Teaching Teens about Credit Cards
Last year, the average undergraduate carried a credit balance of $2,000. Adults on average carry about a $6,000 balance and pay approximately $900 a year at 18% on this interest.
Creditors consider their best customers as those who leave a revolving balance. What better place to find them than on college campuses. If you don’t teach your child about the fundamentals of credit and debt, he will find out the hard way! Your child’s journey through the world of credit could be a daunting experience, but with a little bit of guidance from you, he can be at ease using these powerful tools.
There are several ways to provide your teen with a credit card. You can add him to your existing account, you can open a separate credit account, you can obtain a pre-paid card, or you can co-sign a card for him. With any of these scenarios, your teenager needs to understand the rules and expectations you have for him when using the credit card. This is one of the most powerful financial lessons he will have during his fiscal education.
Consider starting your child with a prepaid credit card (or secured card.) It is also good idea to go with your child to the bank to set up the account and have him deposit his money in the account that he will be charging against. This will serve as an excellent learning tool. If he uses his own money he is more likely to learn about the value of using the card.
Once your child is older you may consider co-signing for a card so that she can begin to build her own credit history.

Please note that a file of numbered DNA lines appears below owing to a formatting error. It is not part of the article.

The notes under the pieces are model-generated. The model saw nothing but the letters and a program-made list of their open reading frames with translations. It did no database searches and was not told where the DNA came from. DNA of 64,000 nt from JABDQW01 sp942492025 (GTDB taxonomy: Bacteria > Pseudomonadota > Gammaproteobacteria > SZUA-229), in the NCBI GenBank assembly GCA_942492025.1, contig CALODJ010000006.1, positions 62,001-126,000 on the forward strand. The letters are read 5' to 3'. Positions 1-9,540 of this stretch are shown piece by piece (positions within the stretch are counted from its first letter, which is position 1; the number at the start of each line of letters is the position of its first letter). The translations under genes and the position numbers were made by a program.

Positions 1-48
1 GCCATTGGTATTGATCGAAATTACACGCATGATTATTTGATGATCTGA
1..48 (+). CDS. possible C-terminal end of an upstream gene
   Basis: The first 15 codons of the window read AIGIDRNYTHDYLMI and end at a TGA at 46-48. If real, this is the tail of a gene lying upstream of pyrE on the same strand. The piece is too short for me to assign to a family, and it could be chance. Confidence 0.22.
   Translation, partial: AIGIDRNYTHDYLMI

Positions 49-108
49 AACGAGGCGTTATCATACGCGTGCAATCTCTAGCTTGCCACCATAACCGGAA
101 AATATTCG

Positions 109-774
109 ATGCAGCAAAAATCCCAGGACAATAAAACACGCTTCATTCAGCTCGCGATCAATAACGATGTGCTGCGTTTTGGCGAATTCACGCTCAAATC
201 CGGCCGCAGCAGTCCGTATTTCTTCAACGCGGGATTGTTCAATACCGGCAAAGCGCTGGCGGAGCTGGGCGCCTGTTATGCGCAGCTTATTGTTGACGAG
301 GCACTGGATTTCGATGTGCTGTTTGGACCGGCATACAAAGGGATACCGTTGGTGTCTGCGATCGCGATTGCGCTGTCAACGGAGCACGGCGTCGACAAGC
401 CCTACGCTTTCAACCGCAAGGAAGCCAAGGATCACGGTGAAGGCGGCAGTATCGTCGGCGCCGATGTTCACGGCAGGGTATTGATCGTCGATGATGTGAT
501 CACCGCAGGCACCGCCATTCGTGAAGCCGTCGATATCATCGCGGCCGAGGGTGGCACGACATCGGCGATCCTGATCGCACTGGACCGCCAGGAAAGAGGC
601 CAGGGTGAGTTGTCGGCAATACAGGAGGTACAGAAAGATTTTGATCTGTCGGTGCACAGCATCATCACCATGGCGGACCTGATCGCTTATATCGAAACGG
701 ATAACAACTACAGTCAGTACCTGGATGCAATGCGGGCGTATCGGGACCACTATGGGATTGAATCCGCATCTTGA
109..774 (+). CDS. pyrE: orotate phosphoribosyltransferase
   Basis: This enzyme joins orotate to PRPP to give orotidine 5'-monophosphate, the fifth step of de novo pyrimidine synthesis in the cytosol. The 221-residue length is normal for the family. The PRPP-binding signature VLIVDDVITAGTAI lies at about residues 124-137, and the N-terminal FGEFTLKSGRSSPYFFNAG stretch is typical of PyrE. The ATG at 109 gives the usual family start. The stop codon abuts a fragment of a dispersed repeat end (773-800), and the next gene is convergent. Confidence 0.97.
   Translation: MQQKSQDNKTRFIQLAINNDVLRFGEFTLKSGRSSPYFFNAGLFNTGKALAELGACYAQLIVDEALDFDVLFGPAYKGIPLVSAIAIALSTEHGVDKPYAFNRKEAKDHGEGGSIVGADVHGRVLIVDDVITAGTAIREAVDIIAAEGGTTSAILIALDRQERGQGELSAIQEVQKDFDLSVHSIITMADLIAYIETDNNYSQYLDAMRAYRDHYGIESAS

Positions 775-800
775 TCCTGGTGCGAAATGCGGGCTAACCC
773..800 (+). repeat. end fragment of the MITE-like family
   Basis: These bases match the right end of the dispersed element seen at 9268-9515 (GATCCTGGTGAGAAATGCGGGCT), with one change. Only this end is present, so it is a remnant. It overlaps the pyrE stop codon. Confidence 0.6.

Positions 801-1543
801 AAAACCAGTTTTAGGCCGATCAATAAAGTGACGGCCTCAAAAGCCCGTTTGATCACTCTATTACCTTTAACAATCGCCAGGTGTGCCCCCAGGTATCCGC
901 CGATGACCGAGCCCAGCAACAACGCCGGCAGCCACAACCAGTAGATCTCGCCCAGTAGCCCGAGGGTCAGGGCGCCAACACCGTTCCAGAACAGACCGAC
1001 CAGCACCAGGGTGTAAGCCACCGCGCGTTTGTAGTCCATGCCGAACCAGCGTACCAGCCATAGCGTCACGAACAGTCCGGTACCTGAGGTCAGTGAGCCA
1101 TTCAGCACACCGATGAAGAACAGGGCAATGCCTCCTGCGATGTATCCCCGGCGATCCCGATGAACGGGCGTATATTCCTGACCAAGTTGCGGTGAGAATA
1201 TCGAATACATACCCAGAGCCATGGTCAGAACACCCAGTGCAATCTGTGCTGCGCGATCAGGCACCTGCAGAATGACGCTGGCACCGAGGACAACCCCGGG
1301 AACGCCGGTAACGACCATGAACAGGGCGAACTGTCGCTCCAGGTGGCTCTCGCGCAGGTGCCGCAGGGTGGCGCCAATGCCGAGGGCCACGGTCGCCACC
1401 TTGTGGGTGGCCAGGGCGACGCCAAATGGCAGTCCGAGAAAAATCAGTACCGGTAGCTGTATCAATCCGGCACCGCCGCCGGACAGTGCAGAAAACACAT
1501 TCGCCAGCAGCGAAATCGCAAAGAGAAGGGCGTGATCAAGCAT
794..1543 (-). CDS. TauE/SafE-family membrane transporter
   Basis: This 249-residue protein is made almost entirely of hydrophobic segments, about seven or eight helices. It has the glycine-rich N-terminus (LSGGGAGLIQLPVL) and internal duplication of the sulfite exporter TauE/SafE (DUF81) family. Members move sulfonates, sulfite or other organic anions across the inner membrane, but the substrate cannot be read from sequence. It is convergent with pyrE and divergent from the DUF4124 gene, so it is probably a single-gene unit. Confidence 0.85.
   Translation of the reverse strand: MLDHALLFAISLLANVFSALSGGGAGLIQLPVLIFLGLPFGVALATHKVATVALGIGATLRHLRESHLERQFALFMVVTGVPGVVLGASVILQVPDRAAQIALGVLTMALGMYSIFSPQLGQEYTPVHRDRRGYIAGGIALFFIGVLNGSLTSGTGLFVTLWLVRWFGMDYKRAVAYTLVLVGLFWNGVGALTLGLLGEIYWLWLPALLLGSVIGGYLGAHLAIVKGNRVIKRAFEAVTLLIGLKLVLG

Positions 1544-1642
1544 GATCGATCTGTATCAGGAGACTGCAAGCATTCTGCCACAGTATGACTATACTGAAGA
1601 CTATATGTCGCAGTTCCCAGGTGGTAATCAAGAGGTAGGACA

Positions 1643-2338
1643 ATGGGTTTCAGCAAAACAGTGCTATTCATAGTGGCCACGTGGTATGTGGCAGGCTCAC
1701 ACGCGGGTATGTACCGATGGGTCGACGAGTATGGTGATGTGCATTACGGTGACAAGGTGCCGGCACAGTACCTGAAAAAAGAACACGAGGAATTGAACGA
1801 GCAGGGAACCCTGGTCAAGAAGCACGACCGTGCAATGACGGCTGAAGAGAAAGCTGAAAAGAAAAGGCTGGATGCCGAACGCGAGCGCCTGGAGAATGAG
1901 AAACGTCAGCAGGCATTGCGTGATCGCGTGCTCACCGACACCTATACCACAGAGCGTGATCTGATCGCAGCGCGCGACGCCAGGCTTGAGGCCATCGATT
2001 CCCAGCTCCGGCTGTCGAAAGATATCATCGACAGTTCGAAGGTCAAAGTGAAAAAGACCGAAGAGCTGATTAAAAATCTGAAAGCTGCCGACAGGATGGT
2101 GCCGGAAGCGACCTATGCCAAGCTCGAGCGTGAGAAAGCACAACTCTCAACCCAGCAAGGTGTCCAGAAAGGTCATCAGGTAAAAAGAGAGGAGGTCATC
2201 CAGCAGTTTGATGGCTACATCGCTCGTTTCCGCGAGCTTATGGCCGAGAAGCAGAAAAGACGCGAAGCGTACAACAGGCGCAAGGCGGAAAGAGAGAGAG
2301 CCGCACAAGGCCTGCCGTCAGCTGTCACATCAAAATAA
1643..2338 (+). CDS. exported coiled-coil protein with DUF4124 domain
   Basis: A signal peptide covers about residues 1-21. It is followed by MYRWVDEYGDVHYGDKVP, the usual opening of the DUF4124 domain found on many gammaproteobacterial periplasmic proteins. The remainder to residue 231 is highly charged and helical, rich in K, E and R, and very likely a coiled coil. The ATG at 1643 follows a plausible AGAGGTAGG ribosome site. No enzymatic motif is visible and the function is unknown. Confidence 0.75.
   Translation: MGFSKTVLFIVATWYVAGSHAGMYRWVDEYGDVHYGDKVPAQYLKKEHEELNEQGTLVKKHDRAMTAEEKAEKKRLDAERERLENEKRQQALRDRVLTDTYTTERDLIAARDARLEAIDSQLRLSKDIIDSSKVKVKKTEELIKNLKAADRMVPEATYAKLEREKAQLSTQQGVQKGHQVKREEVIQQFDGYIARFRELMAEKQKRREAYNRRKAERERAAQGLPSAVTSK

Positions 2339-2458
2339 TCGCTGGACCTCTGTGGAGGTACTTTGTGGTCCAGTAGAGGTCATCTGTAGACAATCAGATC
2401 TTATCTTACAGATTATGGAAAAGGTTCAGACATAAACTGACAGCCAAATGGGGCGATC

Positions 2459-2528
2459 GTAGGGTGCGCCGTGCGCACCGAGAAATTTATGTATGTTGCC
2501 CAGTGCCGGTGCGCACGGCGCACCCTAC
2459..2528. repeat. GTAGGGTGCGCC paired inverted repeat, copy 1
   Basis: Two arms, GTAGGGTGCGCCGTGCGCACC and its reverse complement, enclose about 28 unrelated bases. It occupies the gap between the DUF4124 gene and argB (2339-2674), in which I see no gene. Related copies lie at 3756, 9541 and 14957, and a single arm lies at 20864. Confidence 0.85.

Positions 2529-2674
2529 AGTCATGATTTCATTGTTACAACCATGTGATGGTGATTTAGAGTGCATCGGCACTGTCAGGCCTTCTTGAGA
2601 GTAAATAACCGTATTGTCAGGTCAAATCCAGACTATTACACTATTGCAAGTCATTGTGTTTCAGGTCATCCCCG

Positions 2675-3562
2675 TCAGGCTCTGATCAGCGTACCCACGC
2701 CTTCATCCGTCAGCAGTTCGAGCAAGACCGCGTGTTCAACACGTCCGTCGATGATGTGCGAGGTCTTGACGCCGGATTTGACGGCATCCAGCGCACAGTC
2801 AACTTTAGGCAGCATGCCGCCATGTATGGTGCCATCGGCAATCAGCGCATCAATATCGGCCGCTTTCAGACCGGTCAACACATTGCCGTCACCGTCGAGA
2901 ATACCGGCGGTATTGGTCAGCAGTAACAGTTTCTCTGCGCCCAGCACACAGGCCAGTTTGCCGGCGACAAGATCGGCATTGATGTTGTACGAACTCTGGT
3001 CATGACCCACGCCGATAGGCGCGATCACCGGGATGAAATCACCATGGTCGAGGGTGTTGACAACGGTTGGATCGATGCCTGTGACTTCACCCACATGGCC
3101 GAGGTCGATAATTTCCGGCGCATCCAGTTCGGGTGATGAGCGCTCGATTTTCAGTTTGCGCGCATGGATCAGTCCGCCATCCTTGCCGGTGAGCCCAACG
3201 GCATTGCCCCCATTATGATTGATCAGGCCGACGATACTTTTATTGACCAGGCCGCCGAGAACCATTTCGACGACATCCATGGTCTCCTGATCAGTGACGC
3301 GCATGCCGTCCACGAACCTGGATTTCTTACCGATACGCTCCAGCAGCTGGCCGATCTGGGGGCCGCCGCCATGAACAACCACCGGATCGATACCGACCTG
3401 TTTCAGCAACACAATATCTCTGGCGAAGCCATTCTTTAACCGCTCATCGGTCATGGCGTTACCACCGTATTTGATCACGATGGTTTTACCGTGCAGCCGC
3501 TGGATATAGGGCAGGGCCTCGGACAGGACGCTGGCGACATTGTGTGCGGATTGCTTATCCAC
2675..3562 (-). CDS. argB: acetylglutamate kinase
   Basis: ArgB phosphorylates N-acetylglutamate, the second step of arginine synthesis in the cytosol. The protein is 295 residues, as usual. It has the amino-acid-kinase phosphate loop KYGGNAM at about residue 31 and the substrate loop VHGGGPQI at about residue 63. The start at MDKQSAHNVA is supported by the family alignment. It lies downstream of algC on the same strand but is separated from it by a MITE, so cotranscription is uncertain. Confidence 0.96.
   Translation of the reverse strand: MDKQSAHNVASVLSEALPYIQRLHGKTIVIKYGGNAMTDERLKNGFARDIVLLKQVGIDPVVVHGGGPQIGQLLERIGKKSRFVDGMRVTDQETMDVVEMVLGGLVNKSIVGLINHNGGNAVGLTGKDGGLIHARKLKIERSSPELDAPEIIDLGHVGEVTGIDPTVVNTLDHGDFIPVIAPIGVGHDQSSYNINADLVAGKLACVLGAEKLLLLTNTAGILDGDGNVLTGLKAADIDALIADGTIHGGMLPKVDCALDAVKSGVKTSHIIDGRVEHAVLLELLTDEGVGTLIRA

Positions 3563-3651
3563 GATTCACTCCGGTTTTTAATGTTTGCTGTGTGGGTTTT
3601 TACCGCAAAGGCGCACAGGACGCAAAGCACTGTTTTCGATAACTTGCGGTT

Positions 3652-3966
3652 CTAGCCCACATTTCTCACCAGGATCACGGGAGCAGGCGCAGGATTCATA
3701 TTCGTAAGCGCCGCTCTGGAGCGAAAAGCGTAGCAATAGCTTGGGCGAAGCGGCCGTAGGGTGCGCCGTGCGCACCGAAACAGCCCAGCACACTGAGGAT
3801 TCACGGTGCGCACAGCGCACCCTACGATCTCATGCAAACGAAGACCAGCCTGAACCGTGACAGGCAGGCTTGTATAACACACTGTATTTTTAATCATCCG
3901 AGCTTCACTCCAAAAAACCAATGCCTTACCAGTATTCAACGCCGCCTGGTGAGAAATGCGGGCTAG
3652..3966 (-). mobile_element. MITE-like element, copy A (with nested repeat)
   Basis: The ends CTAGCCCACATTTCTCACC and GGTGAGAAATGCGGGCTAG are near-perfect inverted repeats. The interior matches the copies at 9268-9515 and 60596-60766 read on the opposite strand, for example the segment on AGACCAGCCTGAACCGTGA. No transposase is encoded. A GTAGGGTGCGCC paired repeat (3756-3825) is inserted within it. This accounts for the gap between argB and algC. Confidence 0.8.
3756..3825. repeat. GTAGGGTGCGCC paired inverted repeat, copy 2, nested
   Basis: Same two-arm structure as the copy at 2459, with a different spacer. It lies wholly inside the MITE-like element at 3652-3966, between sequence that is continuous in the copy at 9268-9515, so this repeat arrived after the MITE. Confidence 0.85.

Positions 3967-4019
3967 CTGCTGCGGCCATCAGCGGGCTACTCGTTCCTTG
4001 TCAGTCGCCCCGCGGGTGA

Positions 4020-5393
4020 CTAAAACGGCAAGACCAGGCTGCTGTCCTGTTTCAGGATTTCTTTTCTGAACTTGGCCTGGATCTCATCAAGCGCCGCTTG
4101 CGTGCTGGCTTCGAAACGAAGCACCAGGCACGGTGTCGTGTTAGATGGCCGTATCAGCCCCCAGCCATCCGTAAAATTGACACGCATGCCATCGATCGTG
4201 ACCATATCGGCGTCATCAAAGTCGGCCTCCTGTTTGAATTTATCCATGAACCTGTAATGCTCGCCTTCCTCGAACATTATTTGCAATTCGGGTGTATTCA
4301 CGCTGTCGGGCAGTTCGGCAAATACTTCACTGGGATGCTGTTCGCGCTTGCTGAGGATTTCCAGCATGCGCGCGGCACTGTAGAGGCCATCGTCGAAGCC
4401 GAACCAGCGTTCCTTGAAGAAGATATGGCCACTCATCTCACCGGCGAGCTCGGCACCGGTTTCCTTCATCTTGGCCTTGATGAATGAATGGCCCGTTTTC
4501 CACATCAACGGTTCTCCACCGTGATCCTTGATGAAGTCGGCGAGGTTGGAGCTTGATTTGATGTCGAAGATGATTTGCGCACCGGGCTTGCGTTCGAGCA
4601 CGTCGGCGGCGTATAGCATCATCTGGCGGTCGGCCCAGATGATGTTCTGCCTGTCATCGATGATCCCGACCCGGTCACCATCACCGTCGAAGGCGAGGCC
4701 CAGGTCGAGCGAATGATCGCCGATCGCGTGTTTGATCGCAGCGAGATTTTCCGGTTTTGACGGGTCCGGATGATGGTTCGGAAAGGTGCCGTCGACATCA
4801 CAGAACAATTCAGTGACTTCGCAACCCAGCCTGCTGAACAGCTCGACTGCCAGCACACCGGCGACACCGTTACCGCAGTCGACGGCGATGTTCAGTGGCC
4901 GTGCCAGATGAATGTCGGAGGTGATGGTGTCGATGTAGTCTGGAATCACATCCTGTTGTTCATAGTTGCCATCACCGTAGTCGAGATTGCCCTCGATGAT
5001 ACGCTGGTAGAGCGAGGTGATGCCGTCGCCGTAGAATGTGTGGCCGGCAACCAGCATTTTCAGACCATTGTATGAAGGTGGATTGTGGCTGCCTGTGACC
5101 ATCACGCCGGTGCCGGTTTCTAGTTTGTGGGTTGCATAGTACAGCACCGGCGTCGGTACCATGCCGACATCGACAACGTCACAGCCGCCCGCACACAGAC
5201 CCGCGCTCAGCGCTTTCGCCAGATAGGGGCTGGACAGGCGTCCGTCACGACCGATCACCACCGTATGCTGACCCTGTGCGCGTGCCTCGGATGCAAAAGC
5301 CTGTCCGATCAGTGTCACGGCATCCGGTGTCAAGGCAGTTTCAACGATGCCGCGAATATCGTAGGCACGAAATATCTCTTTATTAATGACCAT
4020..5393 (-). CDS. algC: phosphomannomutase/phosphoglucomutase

Keep in mind that just because your child understands the fundamentals of money management does not mean that she won’t succumb to the lure of buying on credit. Advertisers spend billions of dollars each year trying to convince us that we “must have” more than we can afford.
Teach your child good credit management tips:
- Only buy within your budget.
- Save all receipts.
- Match receipts with actual transactions by accessing the credit card statement online weekly to ensure all transactions are correct. (Often the companies name who charges the credit card is different from the name of the store the item was purchased. Comparing the exact dollar amount will help you determine if the charge is correct.)
- Pay those bills on time!
- If you need to roll over a balance, make sure that you write down a plan to pay it off in a short period of time.
- Choose credit cards that charge a low monthly interest payment.
- Beware of credit cards that lure you with gimmicks or give-aways.
- Always read the fine print.
- Save all old credit card statements in one easy to access place.
- Once a month, compare your statement to your actual budget and make adjustments.